In 2022, young Indian badminton star Lakshya Sen came under investigation for age fraud, much to the shock of the sporting fraternity. An FIR was filed against the Arjuna Awardee and his family for misrepresenting the shuttler’s age in order to gain competitive advantage in the sport.
Although the Karnataka High Court soon ordered a stay on the proceedings of the case, giving Sen and his family relief, age fraud remains deeply-rooted in Indian sport.
In 2018, the Indian Super League (ISL) was hit by a similar controversy when Gourav Mukhi of Jamshedpur FC was pulled up by the All India Football Federation (AIFF) for falsifying his age. He was banned for six months, and his penalty was lifted only upon submission of accurate documents.
At the Khelo India Youth Games, numerous instances of age fraud surfaced.
Age fraud and doping are often spoken of in the same breath. Both are taboo in sports. But the former is much easier to tamper with. And sadly, age fraud can never go away completely. For now, sports federations use a mix of scientific testing, and a good cop-bad cop approach through punishments and amnesty offers to try and keep the problem in check.
A few years ago, the then-BCCI president Sourav Ganguly had said, “The BCCI has been taking steps to counter age fraud and are now introducing even stricter
measures from the upcoming domestic season (2020-21). Those who do not voluntarily disclose their misdemeanour will be punished heavily and will be banned for two years.”
Similarly, HI (Hockey India) is known to enforce a ban of two seasons or years from all competitions.
To keep its own backyard clean, the All India Tennis Association (AITA) started making the TW3 (Tanner-Whitehouse) test mandatory for registration. Under a new law, players who have birth certificates issued after one year of being born must undergo a TW3 test.
As a result, Tejasvi Dabas, who became the U-12 national champion in 2018, withdrew from the age category after reports cropped up about her being overage. With a height of 5’4, she claimed to be an 11-year-old. Subsequently, she was also forced to withdraw from U-12 and U-14 categories. AITA secretary Hironmoy Chatterjee refuted claims of age fraud in Tejasvi’s case, simply calling her a ‘big girl’.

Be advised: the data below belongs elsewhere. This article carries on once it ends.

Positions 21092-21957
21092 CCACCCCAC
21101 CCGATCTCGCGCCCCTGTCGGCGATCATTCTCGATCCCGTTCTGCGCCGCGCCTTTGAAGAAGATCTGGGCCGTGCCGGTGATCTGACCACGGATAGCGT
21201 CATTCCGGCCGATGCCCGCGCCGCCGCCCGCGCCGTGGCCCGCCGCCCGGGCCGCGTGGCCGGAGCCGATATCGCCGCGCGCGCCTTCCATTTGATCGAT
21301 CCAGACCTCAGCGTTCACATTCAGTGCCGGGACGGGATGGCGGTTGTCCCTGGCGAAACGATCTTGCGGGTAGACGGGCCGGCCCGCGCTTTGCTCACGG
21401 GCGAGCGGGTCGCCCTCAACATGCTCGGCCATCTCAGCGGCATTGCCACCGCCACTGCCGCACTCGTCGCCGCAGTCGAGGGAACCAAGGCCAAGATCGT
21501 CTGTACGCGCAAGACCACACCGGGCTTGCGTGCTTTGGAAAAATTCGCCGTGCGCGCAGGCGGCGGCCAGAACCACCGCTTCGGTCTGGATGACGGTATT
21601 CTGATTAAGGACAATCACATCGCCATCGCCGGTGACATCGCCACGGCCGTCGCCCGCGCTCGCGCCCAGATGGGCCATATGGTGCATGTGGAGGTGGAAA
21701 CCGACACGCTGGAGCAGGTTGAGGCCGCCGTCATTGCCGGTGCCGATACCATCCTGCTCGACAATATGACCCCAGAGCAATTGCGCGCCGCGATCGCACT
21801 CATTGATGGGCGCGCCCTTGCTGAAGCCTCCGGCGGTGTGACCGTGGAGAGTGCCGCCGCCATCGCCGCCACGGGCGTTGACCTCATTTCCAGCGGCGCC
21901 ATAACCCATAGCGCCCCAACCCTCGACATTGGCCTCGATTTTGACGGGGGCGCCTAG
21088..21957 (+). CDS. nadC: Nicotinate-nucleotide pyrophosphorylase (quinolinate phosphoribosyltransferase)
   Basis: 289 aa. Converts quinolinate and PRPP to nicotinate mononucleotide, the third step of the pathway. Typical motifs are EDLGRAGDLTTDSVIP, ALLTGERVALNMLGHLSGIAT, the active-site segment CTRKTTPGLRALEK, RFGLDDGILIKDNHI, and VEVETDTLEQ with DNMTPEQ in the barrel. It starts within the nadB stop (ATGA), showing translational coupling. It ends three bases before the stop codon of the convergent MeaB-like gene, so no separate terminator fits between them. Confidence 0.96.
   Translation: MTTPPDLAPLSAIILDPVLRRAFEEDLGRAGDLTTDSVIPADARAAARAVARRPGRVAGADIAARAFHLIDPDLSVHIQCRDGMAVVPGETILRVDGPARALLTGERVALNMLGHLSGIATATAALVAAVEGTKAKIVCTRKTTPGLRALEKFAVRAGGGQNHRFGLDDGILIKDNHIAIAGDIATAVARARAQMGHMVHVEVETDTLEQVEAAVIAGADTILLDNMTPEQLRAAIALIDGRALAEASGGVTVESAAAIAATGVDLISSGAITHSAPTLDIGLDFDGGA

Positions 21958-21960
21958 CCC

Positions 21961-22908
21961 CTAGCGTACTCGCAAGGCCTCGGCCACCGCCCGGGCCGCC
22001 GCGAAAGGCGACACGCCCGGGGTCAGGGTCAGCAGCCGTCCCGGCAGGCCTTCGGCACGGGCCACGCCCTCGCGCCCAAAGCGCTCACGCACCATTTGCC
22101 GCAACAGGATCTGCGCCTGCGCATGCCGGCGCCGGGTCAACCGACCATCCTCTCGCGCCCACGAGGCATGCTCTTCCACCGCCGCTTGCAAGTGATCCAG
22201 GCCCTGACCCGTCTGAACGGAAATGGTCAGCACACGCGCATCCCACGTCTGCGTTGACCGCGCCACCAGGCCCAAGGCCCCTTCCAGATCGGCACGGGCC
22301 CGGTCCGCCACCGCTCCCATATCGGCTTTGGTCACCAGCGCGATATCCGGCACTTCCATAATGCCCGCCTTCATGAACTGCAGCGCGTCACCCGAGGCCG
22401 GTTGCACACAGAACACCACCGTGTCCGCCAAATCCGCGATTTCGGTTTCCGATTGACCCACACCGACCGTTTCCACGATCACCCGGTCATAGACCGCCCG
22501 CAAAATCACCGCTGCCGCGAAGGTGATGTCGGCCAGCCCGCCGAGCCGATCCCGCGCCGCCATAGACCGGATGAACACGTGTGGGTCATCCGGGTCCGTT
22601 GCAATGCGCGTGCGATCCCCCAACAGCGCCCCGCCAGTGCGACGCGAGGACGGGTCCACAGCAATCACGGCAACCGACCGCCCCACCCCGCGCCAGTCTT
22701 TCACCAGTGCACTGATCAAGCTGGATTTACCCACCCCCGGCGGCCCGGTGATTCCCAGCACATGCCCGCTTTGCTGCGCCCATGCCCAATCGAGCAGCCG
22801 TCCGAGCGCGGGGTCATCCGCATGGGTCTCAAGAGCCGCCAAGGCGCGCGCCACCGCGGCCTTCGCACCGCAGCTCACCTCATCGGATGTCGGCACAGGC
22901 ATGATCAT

So, what exactly is the TW3 Test, and is it the go-to source to prevent age fraud in sports considering that BCCI, AIFF and SAI, among others, now use it for age verification?
The test is an assessment of skeletal maturity. It is one of those methods, along with Greulich-Pyle and FELS - which provides hand-wrist radiographs. It helps doctors and professionals determine the age of the bone. Since most people are right-handed, and the right hand has suffered strain, experts obtain records of the left hand.
TW3 is the best technology that sports currently has, but that does not necessarily make it foolproof.
There are children who grow fast and naturally look bigger and older for their age.
BCCI, which currently uses the TW3 test, announced the introduction of a new software to detect any fraudulent activities related to age. It will also help them cut costs by 80 per cent. The cricket board planned to use it alongside TW3 method. Called BoneXpert Software, the technology is said to give instant results and costs only Rs 288, as compared to TW3, which costs Rs 2400 per test. The BCCI plan to introduce it at state level first, on a trial basis, before taking it up nationally.
Age fraud being rampant not only brings national shame, but also compromises the integrity of sporting authorities at an international stage. Though efforts are being made to curb this menace, every once in a while, a slip causes a deserving candidate to lose their rightful spot. With constant efforts, however, the guilty can be brought to justice.